Data Analysis All statistical analyses were conducted using the R statistical programming environment (R Development Core Team, 2021). ANOVAs were conducted using the ‘aov’ package and linear regression analyses utilized the ‘lm’ package. We used a significance level of 0.05 to gauge support for explanatory variables. All data that support the findings of this publication can be found in Carey (2022).


Abiotic variables Point measurements of temperature (°C), dissolved oxygen (mg/l), specific conductance (µs/cm), and pH were similar throughout the water column, across treatments, and remained consistent across all limnocorrals within years, regardless of Elodea coverage, suggesting the presence of Elodea did not have a meaningful impact on abiotic conditions (Table 1). We observed slightly lower dissolved oxygen in the limnocorrals compared to the lake samples at the end of the experiment both years (Table 1). Water temperatures measured continuously in 2017 ranged between 15.5 and 20 °C, while 2018 was cooler ranging between 13 and 19 °C (Figure S2). Water temperature temporal patterns throughout the experiment were similar across limnocorrals within bays, with the exception of two limnocorrals in 2018 that started with cooler waters initially, but then mirrored temperature trends across other limnocorrals by the second week of the study. Dissolved oxygen levels remained above 9 mg/l in all limnocorrals throughout the experiment except for 1 point in 2017 (Figure S3). We suspect the logger with a low value got tangled in the sidewall of the limnocorral and did not get an accurate reading as the drop from 9 mg/l in dissolved oxygen occurs abruptly within 10 min. In 2018, the daily average values remained above 7 mg/l throughout the experiment (Figure S3).

Growth of coho salmon Fish growth (r2 = 0.01, P = 0.80), somatic energy density (r2 = 0.002, P = 0.89), and mass (r2 = 0.13, P = 0.26) did not vary significantly across final fish densities (Fig. 1), indicating that density dependent effects did not influence growth outcomes between Elodea and native vegetation dominated food webs. We found evidence that both physical conditions and macrophyte habitats affected fish growth outcomes. Growth of coho salmon was higher in limnocorrals dominated by native macrophytes compared to those infested with Elodea (ANOVA Treatment: F1,7 = 6.69; P = 0.036; Year F1,7 = 22.35; P = 0.002; Nested Bay F2,7 = 5.23; P = 0.04; Fig. 1A). In the warmer year (2018), fish growth averaged 6.3 mm, while in the cooler year (2017) fish growth averaged 5.2 mm, suggesting temperature was a primary determinant of growth that was modified by the vegetation treatment. An a-posterior analysis of log10 transformed data found a positive relationship between fish growth and warmer average daily water temperatures (r2 = 0.45, P = 0.017) pooling data across limnocorrals. Consistent with our comparison of fish growth across treatment levels, we found a negative relationship between higher Elodea stem count and individual fish growth (Fig. 1B), indicating denser Elodea stands were associated with lower fish growth. No relationship, however, was observed between Elodea height and fish growth.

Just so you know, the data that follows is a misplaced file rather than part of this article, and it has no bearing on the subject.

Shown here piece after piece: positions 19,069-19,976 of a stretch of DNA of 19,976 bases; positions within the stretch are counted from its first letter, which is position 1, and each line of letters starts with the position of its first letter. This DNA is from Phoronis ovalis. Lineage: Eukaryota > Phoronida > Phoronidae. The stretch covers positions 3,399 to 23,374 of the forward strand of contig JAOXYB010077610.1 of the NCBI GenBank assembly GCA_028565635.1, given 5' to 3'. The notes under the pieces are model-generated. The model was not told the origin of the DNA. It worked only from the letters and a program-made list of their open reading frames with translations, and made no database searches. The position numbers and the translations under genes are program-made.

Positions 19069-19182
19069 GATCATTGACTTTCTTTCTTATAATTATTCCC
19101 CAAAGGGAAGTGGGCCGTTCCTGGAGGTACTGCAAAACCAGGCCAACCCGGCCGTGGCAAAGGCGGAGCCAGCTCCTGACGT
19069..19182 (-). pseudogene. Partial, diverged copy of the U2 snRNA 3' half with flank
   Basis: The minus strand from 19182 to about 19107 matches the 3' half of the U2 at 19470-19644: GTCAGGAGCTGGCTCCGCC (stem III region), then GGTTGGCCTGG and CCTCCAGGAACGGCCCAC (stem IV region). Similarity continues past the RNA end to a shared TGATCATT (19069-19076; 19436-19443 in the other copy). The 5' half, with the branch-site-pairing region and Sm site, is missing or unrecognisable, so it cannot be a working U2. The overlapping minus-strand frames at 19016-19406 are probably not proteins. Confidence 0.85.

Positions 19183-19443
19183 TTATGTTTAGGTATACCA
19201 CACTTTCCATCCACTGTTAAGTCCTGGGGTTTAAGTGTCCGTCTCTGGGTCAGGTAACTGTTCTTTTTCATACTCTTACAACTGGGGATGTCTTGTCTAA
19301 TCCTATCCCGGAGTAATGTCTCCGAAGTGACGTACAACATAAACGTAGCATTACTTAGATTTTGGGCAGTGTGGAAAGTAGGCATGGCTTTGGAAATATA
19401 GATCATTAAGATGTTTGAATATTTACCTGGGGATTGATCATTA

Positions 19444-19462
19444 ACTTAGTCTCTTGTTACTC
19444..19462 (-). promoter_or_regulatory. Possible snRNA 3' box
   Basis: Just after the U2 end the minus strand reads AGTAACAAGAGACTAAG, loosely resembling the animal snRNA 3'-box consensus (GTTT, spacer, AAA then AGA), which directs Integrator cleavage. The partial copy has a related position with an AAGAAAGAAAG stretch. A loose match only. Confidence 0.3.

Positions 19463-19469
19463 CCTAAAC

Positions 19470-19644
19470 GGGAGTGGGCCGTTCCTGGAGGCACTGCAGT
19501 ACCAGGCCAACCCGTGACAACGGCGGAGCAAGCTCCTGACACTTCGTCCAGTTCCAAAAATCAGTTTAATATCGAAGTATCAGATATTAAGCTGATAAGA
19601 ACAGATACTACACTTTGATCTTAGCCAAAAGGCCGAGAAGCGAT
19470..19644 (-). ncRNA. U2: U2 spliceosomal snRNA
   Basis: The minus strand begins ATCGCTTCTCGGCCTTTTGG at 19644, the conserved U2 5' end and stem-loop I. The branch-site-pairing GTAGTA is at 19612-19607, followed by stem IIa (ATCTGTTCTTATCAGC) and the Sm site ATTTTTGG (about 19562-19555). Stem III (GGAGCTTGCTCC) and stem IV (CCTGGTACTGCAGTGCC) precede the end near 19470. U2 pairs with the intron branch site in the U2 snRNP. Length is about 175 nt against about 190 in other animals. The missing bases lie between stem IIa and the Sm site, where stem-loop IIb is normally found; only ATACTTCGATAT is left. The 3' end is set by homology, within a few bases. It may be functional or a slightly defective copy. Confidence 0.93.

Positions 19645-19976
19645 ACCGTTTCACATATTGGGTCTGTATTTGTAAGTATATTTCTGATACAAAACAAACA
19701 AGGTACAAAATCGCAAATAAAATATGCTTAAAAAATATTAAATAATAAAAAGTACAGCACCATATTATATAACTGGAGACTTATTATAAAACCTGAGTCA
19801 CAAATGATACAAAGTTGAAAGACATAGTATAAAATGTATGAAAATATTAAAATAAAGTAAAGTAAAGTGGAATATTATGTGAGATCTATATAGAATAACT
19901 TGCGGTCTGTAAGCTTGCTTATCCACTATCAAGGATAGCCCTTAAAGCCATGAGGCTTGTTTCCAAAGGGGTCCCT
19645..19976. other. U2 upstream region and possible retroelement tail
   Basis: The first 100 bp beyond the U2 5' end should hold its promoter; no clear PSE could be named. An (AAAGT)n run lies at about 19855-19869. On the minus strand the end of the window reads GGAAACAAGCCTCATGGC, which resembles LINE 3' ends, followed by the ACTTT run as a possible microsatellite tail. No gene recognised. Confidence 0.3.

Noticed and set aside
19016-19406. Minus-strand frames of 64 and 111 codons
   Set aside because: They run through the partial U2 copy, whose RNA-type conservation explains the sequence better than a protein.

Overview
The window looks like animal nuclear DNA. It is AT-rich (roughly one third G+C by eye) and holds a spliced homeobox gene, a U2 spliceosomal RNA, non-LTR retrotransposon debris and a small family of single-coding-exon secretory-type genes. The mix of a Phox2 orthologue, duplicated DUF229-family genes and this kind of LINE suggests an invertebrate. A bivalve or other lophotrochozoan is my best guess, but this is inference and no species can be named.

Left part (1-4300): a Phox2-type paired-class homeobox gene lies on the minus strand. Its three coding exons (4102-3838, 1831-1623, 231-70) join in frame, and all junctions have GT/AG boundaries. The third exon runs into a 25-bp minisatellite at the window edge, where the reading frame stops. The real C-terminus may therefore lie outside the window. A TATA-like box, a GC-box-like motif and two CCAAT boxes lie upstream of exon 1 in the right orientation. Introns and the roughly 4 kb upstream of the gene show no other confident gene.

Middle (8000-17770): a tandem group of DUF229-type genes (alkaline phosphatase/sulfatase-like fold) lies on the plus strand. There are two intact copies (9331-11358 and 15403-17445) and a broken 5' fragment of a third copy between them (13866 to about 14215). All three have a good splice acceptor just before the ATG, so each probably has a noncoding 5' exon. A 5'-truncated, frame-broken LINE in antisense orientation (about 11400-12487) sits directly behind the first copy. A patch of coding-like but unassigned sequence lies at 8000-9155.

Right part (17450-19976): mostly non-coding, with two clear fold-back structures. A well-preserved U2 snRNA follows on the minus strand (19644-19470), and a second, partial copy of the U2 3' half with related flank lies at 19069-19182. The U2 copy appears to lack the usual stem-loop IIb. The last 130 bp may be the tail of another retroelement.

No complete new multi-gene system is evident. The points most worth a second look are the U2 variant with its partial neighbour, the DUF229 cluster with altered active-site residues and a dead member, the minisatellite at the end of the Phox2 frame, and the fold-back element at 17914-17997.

While juvenile coho salmon growth differed across vegetation treatment levels, study fish maintained comparable somatic energy density (ANOVA Treatment: F1,7 = 0.21; P = 0.66; Year F1,7 = 3.20; P = 0.12; Nested Bay F2,7 = 0.93; P = 0.44). Analyses across treatment levels or pooling across limnocorrals failed to support association between coho salmon energy density and treatment level, Elodea height (r2 = 0.004, P = 0.84), or Elodea stem count (r2 = 0.004, P = 0.84). Similarly, no patterns were observed across vegetation treatment levels for fish mass (ANOVA Treatment: F1,7 = 0.07; P = 0.79; Year F1,7 = 3.11; P = 0.12; Nested Bay F2,7 = 0.11; P = 0.89) or between fish mass and Elodea height (r2 = 0.02, P = 0.64) or Elodea stem count (r2 = 0.10, P = 0.32).

Trophic position of coho salmon Overall, isotope results indicated that the Elodea treatment influenced the trophic position of coho salmon, with both nitrogen and carbon signatures indicating a shift in trophic level and source energy flows compared to native vegetation treatment corrals. Differences in trophic position were indicated by the ANOVA on δ15N (ANOVA Treatment: F1,7 = 6.64; P = 0.037; Year F1,7 = 22.71; P = 0.002; Nested Bay F2,7 = 17.387; P = 0.002). Fish in the native vegetation treatment had higher δ15N values than the Elodea treatment in 2017 and 2018 when individually comparing each bay (Table 2). Elodea characteristics (stem density, stem count) were not significantly associated with δ15N. No relationship was found for δ13C across the vegetation treatment (ANOVA Treatment: F1,7 = 1.50; P = 0.26; Year F1,7 = 0.74; P = 0.42; Nested Bay F2,7 = 1.14; P = 0.37). We did, however, observe a strong relationship between Elodea height and δ13C (r2 = 0.54, P = 0.007; Fig. 2), where increasing Elodea height was associated with depleted δ13C signatures. These results indicate that taller Elodea stands may be associated with a relative shift in juvenile coho salmon diet sources from a littoral food web to a more pelagic food web pathway.

Table 2 Average nitrogen isotopes (δ15N ± SE) of coho salmon (Oncorhynchus kisutch) fin tissue from the experimental enclosures placed in three separate bays of McKinley Lake, AK with final fish densities and sample size (n) of fish with δ15N values in 2017 and 2018
Fig. 2
figure 2